Richard Flecknoe, Esq., from whom this poem derives its name, was an Irish priest, who had, according to his own declaration, laid aside the mechanic part of the priesthood. He was well known at court; yet, out of four plays which he wrote, could get only one of them acted, and that was damned. He has," says Langbaine, published sundry works, as he styles them, to continue his name to posterity, though possibly an enemy has done that for him, which his own endeavours could never have perfected : for, whatever may become of his own pieces, his name will continue whilst Mr. Dryden's satire, called Mac Flecknoe, shall remain in vogue.”

Prom this poem Pope took the hint of his Dunciad. D.

There is a copy of this satire in manuscript, among the manuscripts in the Archiepiscopal Library at Lambeth Palace, which presents some readings, different from the printed copies, that may probably amuse the reader, and perhaps in two or three instances induce him to prefer the written tert. The MS. is numbered 711. 8. T.

10

[ocr errors]

Through all the realms of Nonsense, absolute. 6
This aged prince, now flourishing in peace,
And bless'd with issue of a large increase;
Worn

ut with business, did at length debate
To settle the succession of the state :
And, pondering, which of all his sons was fit
To reign, and wage immortal war with wit,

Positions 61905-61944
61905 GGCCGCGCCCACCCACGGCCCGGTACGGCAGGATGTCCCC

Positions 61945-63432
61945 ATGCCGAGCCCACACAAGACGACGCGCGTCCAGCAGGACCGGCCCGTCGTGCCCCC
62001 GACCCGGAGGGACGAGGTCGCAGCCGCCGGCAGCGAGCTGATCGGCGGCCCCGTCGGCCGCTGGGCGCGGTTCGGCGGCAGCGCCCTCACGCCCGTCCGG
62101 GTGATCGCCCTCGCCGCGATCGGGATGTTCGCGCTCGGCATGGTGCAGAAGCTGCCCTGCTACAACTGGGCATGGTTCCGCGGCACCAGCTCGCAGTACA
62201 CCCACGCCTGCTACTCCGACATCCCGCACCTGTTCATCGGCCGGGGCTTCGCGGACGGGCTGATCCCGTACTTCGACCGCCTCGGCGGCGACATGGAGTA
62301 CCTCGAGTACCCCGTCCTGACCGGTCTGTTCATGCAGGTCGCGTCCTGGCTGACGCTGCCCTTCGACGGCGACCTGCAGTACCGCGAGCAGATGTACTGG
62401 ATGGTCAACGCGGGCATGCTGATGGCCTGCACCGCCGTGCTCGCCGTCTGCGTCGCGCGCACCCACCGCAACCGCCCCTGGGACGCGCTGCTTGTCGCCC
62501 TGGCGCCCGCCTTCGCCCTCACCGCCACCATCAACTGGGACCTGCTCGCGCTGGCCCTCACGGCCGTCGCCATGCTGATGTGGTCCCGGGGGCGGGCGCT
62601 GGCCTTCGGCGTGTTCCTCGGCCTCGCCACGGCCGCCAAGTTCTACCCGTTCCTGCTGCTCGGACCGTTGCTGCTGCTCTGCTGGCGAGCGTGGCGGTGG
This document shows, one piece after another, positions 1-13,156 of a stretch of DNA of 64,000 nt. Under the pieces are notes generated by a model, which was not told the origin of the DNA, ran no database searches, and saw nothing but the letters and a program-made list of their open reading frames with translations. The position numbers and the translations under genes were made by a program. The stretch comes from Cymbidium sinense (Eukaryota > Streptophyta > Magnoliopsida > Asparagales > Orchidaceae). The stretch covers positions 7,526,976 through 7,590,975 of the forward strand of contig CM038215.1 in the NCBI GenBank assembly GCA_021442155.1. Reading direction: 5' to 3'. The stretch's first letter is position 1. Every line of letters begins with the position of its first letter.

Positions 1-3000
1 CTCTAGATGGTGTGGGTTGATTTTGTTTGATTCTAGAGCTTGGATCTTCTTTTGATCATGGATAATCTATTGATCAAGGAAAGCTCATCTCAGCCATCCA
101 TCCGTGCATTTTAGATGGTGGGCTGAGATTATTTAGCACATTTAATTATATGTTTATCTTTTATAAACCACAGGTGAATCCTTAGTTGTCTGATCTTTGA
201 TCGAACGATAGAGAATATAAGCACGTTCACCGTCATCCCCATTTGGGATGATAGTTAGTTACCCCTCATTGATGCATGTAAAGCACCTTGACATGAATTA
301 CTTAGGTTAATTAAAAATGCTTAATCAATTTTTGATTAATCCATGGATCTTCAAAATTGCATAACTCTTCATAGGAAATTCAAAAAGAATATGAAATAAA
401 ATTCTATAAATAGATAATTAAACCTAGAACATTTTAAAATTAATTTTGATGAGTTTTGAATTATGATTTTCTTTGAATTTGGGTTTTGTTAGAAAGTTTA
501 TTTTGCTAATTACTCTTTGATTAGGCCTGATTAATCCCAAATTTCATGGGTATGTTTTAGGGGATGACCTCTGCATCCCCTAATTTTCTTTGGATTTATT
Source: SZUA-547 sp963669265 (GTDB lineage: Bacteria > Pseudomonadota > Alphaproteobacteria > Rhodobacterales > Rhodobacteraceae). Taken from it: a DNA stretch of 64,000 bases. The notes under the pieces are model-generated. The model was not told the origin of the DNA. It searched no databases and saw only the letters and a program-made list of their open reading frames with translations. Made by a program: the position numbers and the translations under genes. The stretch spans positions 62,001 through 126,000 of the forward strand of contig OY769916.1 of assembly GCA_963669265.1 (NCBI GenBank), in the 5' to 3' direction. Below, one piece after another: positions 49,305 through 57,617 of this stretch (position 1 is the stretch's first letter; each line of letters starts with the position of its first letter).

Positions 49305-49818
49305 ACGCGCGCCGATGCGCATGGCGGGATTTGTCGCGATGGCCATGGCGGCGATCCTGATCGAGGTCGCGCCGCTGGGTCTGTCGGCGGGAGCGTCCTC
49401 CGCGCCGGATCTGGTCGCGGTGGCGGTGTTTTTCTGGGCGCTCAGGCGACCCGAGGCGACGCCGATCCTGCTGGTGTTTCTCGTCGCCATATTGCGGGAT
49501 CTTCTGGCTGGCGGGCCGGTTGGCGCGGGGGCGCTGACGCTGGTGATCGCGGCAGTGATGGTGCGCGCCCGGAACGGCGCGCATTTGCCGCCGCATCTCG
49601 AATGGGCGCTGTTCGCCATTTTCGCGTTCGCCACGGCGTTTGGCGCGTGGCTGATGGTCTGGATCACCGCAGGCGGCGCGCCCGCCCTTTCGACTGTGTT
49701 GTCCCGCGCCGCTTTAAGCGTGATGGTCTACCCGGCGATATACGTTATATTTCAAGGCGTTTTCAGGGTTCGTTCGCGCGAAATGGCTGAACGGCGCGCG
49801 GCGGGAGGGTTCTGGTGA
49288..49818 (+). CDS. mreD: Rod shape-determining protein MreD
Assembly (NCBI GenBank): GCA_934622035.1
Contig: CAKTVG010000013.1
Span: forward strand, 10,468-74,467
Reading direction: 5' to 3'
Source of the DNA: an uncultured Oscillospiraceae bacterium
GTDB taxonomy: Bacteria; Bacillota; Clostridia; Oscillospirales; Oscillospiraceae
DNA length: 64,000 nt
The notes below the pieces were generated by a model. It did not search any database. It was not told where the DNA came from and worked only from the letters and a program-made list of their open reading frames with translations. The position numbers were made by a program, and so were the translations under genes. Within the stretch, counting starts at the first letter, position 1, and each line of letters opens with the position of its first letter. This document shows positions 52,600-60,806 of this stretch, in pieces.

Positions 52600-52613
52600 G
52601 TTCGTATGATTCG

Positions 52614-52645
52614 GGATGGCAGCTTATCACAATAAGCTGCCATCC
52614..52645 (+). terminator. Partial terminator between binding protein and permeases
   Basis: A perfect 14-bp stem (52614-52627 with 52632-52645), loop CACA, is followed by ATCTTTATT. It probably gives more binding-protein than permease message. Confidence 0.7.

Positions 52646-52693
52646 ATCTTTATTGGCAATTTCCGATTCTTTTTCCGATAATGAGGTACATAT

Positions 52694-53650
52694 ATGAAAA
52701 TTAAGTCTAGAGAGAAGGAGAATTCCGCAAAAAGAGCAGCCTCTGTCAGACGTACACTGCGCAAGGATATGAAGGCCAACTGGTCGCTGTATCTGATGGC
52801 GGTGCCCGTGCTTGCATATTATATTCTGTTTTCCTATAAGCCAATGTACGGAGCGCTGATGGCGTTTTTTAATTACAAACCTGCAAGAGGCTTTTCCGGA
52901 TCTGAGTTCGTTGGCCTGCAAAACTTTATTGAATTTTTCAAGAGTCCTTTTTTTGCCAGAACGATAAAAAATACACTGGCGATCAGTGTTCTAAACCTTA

Cried, “ 'Tis resolv'd; for nature pleads, that he
Should only rule who most resembles me.
Shadwell alone my perfect image bears,
Mature in dulness from his tender

years : Shadwell alone, of all my sons, is he Who stands confirm'd in full stupidity. The rest to some faint meaning make pretence, But Shadwell never deviates into sense. Some beams of wit on other souls may fall, Strike through, and make a lucid interval ; But Shadwell's genuine night admits no ray, His rising fogs prevail upon the day. Besides, his goodly fabric fills the eye, And seems design'd for thoughtless majesty : Thoughtless as monarch oaks, that shade the plain, And, spread in solemn state, supinely reign. Heywood and Shirley were but types of thee, Thou last great prophet of tautology. Even I, a dunce of more renown than they, Was sent before but to prepare thy way; And, coarsely clad in Norwich drugget, came

$3 And, coarsely clad in Norwich drugget, came] And coarsely cloth'd in rusty drugget came. MS. T.

25

30

VOL. II.

To teach the nations in thy greater name.
My warbling lute, the lute I whilom strung,
When to king John of Portugal I sung,
Was but the prelude to that glorious day,
When thou on silver Thames didst cut thy way,
With well tim'd oars before the royal barge,
Swell’d with the pride of thy celestial charge; 40
And big with hymn, commander of a host,
The like was ne'er in Epsom blankets toss'd.
Methinks I see the new Arion sail,
The lute still trembling underneath thy nail.
At thy well-sharpen'd thumb from shore to shore
The trebles squeak for fear, the bases roar:
Echos from Pissing-Alley Shadwell call,
And Shadwell they resound from Aston-Hall.
About thy boat the little fishes throng,
As at the morning toast that floats along.
Sometimes, as prince of thy harmonious band,
Thou wield'st thy papers in thy threshing hand.
St. André's feet ne'er kept more equal time,
Not e'en the feet of thy own Psyche's rhyme;
Though they in number as in sense excel :
So just, so like tautology, they fell,
That, pale with envy, Singleton forswore
The lute and sword, which he in triumph bore,
And vow'd he ne'er would act Villerius more.'

Here stopp'd the good old sire, and wept for joy, In silent raptures of the hopeful boy.

53 St. André's feet ne'er kept, &c.] A French dancingmaster, at this time greatly admired. D.

55

« EdellinenJatka »